Since 1980, nine countries in Central America and the Caribbean have had at least half of their annual gross domestic product (GDP) wiped out by a natural catastrophe. The 2010 earthquake in Haiti had an estimated impact of 120% of GDP.Download
With 65% of the workforce employed in agriculture, millions of people living in sub-Saharan Africa depend on farming not only for food, but also for incomes and livelihoods. Without enough rain to feed the land, the effects can be devastating.Download
Uruguay is fortunate to have four river basins within its borders, two of which feed its hydroelectric plants. Hydropower can supply up to 90% of the country‘s electricity demand in a humid year. A dry year, however, can be costly.Download
Severe winter storms in quick succession can have a deadly impact on an insurer’s balance sheet. The industry has responded by providing coverage structures that address this eventuality. The premiums of such cover must be commensurate with the underlying
risk. To assess a fair premium, we need a model that can estimate the frequency and severity of such storms, as well as when they’re likely to occur within a season. This publication discusses benchmarks for such models, so enabling you to secure the
right protection for the storms to come.
Over the past 50 years, 75 major flood events have been reported in Argentina, affecting around 13 million people and taking more than 500 lives. With the equivalent of USD 22.5bn lost since 1980, floods are the most costly natural catastrophe affecting the country.
Adjusting for the country‘s GDP growth, the same events today would have caused accumulated losses of USD 43.5bn.
En los últimos 50 años, 75 grandes inundaciones fueron reportadas en el país, afectando a 13 millones de personas y causando más de 500 decesos. Con pérdidas equivalentes a USD 22 500 millones desde 1980, las inundaciones son la catástrofe natural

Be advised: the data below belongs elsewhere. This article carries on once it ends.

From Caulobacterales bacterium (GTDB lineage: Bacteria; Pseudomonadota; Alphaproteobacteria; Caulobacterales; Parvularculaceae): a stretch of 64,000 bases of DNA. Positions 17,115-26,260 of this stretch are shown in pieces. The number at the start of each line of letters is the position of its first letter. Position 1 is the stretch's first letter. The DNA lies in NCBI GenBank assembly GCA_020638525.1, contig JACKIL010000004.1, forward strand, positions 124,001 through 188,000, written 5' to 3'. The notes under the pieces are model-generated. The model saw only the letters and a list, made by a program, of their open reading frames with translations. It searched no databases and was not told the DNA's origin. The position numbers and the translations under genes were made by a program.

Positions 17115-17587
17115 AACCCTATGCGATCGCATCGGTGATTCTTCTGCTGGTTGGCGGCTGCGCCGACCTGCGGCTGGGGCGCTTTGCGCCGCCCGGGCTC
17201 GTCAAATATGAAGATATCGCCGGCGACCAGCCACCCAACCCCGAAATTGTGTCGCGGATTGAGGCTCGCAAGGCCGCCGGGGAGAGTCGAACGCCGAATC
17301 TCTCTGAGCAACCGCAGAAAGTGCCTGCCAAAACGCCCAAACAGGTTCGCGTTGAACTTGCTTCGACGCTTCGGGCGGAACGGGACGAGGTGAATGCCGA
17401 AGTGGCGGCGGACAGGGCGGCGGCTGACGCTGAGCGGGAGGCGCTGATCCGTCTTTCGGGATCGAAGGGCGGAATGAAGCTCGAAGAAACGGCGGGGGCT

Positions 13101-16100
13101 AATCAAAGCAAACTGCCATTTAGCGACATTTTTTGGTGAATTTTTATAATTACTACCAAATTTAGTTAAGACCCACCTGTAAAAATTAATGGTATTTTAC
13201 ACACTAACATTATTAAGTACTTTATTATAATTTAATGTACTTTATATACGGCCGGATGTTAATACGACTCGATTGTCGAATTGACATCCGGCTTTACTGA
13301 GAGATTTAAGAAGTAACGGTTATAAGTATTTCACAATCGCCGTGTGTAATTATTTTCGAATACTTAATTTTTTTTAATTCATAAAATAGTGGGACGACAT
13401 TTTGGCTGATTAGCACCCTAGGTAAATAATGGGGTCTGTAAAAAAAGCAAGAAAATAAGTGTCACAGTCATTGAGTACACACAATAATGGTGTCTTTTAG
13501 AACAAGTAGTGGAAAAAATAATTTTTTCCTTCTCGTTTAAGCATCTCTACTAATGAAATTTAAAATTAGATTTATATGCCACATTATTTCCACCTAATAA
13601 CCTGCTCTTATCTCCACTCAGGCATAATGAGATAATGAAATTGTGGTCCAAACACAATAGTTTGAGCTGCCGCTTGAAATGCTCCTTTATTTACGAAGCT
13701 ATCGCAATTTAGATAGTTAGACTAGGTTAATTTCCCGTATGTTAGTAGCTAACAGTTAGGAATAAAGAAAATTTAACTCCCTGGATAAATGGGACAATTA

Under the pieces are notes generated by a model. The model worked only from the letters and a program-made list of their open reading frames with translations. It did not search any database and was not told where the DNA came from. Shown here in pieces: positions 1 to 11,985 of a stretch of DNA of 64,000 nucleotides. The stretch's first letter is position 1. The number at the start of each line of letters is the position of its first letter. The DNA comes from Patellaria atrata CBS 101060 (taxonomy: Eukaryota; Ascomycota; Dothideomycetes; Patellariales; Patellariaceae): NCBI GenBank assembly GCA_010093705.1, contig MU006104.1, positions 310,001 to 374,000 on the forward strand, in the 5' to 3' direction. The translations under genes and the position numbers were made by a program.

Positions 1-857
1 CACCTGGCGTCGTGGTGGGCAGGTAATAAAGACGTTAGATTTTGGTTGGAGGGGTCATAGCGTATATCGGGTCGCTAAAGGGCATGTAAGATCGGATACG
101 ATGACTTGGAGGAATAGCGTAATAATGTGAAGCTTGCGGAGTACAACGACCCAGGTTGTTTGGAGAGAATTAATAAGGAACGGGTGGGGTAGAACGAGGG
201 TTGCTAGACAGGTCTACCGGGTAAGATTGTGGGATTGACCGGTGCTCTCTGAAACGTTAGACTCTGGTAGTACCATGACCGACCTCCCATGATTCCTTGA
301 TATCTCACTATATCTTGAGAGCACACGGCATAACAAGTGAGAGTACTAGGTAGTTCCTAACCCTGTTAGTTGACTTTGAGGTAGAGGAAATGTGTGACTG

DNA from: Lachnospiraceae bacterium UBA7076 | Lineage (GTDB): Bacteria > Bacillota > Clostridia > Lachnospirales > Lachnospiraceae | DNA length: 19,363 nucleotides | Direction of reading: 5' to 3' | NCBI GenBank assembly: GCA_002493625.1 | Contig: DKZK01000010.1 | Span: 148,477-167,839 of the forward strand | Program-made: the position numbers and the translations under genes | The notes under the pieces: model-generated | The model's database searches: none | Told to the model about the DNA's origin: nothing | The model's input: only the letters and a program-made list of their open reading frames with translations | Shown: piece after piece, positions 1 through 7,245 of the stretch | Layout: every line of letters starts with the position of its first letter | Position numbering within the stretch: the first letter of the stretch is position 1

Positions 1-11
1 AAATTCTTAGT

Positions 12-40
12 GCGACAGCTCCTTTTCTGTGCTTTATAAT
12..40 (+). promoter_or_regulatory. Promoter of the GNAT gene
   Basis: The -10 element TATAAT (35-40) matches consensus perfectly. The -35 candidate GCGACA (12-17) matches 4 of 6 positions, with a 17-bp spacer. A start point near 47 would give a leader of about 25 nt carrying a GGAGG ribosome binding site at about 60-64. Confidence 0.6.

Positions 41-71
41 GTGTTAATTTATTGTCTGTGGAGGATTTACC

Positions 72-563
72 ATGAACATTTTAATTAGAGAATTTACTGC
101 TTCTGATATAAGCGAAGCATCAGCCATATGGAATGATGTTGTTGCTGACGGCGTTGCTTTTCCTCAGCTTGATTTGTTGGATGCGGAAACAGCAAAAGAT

más costosa que afecta al país. Ajustado al crecimiento del PBI argentino, estos eventos hubieran causado hoy pérdidas
acumuladas por USD 43 500 millones.
In the late afternoon of 2 April 2013, rain started pouring down like many other days in La Plata. In just a few hours, 200 mm fell over the city. It did not take long before the roads turned into rivers, and these rivers into fatal traps. Looking from the window of her home in La Plata, Noelia eventually found herself staring at the water as it burst
violently into her house.
Durante la tarde del 2 de abril de 2013, comenzó a llover como muchos otros días en la Plata. En unas pocas horas, cayeron 200 milímetros sobre la ciudad. No pasó mucho tiempo hasta que las calles se transformaron en ríos, y estos en trampas fatales. Mientras miraba por la ventana de su casa en La Plata, Noelia se encontró,
de repente, viendo como el agua irrumpía violentamente en su hogar.
This publication by the World Energy Council is developed in cooperation with Swiss Re Corporate Solutions and Marsh & McLennan Companies with a goal to identify key risks and challenges in financing resilient energy infrastructure. It examines emerging risks such as extreme weather, energy-water-food nexus and cyber, and proposes measures to respond through improved financing conditions for investments in energy infrastructure, including financial risk management.Download
Administering crop insurance in Asian countries with small fragmented agriculture land holdings is an expensive affair, but
costs can be substantially lowered with the introduction of index-based or parametric insurance schemes. These are managed,
however, through relatively generic data measurements that do not always capture the experiences of individual farmers.
Flood poses a risk to individuals, business and the public sector. Severe events in Canada can cause losses exceeding CAD 13 billion, with less than half of these covered by insurance. This leaves many families without the necessary funds to rebuild their lives
if disaster strikes. In addition it delays economic recovery in the affected areas ― an effect that hits even those whose homes are still standing. Concerted action across the risk management chain that involves all key stakeholders ― government, the insurance industry and homeowners ― can strengthen flood resilience in Canada.
This partner publication with the World Energy Council and Marsh & McLennan Companies explains why increasing energy infrastructure resilience to extreme weather events is not an option - it is a must. While stakeholders are driven by diverse motives, everyone has a role to play, and there are some common obstacles to be overcome together to ensure that energy supply is secure.Download